The top of this worktable has two drop leaves composed of solid mahogany with molded edges and above three drawers, the top which has a writing desk, the middle drawer has small dividers, and the bottom drawer, a sewing basket, (which often is lost) which retains its original paper lining. All is composed of highly figured mahogany and is one of a grouping of tables attributed to Rufus Pierce, Boston, 1820. The lyre form in furniture is desirable and associated with the classical mythological god, Apollo, who was the lover of fine music.
The carved lyre here is embellished with rosettes and is in-filled with strongly figured mahogany all of which rests upon a delicate curule legs (which retain their original casters), the base being developed with a figured panel inset sometimes absent in this grouping of worktables. Further, this form varies in other design details, i.e. saber feet as opposed to curule, however they clearly are identifiable as probably the work of the Rufus Pierce shop (see attached scan for a related table). A related table bearing a Rufus Pierce stenciled label is illustrated in American Cabinetmakers, William Ketchum, Jr..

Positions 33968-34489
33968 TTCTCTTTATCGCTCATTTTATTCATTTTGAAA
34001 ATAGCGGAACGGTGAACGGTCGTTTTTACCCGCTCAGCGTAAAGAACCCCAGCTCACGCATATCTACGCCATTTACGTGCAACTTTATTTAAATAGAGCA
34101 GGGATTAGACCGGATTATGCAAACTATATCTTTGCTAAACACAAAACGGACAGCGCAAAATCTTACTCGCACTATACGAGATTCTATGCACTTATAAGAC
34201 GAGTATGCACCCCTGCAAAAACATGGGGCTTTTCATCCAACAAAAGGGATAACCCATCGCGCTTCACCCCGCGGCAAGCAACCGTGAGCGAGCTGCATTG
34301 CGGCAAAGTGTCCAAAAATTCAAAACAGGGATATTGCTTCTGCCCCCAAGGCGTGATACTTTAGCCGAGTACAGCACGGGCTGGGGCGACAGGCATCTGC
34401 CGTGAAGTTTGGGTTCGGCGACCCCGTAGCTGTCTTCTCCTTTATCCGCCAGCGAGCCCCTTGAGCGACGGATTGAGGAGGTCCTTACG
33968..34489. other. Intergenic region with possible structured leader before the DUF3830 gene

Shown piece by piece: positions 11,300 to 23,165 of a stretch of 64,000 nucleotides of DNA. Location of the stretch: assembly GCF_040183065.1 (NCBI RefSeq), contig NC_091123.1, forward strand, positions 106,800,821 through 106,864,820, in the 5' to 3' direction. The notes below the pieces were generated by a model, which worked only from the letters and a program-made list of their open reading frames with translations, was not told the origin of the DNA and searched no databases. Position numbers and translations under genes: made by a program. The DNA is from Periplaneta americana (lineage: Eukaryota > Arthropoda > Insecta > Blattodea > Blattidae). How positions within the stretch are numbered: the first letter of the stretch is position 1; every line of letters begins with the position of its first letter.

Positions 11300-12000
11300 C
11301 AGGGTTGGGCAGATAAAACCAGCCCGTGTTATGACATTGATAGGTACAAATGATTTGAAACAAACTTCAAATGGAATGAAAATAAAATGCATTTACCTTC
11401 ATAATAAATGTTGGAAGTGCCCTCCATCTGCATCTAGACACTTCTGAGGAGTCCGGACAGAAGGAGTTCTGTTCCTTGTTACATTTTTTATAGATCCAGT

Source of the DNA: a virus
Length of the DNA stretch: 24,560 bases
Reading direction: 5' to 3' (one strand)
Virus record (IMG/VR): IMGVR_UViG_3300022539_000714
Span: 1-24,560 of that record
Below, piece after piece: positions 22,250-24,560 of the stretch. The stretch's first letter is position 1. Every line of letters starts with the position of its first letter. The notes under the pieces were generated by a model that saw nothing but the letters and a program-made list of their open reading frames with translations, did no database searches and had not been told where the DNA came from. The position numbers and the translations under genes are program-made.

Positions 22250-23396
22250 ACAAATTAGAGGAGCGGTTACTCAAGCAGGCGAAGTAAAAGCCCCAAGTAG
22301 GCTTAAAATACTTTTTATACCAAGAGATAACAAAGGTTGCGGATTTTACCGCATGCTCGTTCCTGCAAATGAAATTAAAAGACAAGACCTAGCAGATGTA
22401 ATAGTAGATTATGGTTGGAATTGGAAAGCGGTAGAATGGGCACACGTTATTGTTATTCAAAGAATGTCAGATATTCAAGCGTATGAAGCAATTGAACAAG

Height: 28 in. Width: 18 1/2 in. Depth: 17 3/4 in.